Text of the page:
THE Department of Labor and Employment (DoLE) backed measures to facilitate the adoption of alternative work arrangements on a voluntary basis, on the condition that companies continue to pay overtime and night differentials.

DoLE outlined its position before the Senate Committee on Labor, Employment and Human Resources Development on Monday when it tackled Senate Bills 153 and 673, which amend Presidential Decree No. 442, or the Labor Code of the Philippines to authorize more flexible work arrangements.

Senator Emmanuel Joel J. Villanueva, who chairs the panel, said previous amendments nearly made it past the 17th Congress, having gone as far as the bicameral conference committee.

“We were able to pass this on third reading. We were about to conduct the Bicameral Conference Committee kaso hindi po natuloy (but it didn’t go through),” Mr. Villanueva told the panel.

He noted that in the previous Congress, deliberations stalled on the application of benefits such as overtime pay and night differential pay.

“This is pursuant to our existing policy to recognize voluntary work arrangements between companies and their employees that is mutually beneficial and does not diminish existing standards and benefits such as overtime pay premium and night shift differential,” Labor Secretary Silvestre H. Bello III said.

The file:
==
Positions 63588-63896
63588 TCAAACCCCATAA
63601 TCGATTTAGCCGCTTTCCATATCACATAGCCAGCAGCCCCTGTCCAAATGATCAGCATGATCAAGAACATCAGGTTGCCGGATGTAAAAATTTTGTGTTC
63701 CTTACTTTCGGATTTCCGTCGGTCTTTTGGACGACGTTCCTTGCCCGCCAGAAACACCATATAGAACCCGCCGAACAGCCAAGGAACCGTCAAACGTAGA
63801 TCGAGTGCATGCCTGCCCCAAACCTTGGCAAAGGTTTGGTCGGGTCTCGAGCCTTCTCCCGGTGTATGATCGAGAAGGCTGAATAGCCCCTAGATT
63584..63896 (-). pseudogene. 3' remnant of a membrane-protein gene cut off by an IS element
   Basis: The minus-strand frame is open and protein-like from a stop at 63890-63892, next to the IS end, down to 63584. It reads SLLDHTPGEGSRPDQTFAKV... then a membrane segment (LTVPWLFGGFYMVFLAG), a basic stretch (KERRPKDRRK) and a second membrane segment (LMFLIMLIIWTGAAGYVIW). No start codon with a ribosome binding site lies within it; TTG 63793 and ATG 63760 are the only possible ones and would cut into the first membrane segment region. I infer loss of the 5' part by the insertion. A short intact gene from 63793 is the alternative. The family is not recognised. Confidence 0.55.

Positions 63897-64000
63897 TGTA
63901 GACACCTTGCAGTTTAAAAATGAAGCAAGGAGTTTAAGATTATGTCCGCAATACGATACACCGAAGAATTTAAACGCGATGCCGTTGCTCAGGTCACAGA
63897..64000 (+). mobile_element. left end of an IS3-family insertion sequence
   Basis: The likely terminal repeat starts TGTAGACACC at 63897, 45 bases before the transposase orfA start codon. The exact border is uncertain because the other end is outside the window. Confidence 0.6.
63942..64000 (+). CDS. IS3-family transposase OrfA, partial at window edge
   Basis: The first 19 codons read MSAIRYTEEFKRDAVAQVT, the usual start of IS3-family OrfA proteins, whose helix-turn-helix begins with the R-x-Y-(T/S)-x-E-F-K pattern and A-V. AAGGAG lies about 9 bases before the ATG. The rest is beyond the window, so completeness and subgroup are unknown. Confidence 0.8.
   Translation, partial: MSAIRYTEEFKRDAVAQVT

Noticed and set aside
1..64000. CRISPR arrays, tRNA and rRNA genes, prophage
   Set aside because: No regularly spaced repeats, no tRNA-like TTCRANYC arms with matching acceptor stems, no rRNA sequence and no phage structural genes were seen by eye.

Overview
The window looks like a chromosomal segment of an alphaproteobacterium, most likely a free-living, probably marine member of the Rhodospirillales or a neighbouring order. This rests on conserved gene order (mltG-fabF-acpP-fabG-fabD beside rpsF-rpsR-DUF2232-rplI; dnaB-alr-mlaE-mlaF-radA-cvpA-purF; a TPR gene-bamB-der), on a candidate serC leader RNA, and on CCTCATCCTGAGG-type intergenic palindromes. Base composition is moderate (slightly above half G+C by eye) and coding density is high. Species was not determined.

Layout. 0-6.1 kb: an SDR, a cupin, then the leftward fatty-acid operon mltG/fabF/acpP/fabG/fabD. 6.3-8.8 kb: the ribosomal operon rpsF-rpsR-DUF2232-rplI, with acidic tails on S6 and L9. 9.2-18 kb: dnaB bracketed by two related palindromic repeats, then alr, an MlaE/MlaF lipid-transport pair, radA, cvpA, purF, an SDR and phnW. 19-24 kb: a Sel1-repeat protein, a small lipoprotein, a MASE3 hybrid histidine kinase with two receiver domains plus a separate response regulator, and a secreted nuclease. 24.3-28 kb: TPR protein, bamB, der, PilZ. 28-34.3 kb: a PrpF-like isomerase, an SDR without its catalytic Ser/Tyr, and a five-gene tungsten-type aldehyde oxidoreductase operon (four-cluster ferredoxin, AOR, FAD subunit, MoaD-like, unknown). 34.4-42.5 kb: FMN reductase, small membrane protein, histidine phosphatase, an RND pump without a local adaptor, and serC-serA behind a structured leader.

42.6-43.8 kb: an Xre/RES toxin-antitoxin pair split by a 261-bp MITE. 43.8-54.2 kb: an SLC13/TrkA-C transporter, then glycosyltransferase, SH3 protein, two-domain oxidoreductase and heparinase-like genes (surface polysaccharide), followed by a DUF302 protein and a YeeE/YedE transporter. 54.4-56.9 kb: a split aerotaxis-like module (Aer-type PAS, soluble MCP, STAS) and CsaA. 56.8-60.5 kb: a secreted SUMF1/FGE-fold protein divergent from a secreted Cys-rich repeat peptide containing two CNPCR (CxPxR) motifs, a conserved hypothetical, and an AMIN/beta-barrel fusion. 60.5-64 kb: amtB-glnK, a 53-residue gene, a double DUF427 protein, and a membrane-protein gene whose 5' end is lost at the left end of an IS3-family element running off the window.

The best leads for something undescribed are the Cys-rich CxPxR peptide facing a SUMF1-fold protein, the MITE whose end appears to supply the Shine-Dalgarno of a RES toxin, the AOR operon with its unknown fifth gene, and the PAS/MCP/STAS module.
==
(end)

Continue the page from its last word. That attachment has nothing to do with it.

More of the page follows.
The bills seek to introduce a new provision in the Code permitting alternative work arrangements in cases of national emergency or by agreement between the employer and employee; provided that the total work hours do not exceed 48 hours per week.

Mr. Bello also proposed adopting a compressed work week as an alternative.

“As a form of alternative work arrangement, a compressed work week promotes work life balance and productivity as well as competitiveness of industry,” Mr. Bello said.

“We suggest that the hours of work in any given working day, under a compressed work week shall not exceed 12 hours.”

He also proposed that DoLE be given authority to limit the applicability of a compressed work week, taking into account the job performed and the health and safety of workers involved.

The Nagkaisa Labor Coalition told the panel there is no need to legislate a compressed work week. “With the existing rules and regulations promulgated by the DoLE for temporary situations, I think those rules will do at present,” Chairman Sonny Matula said. — Charmaine A. Tadalan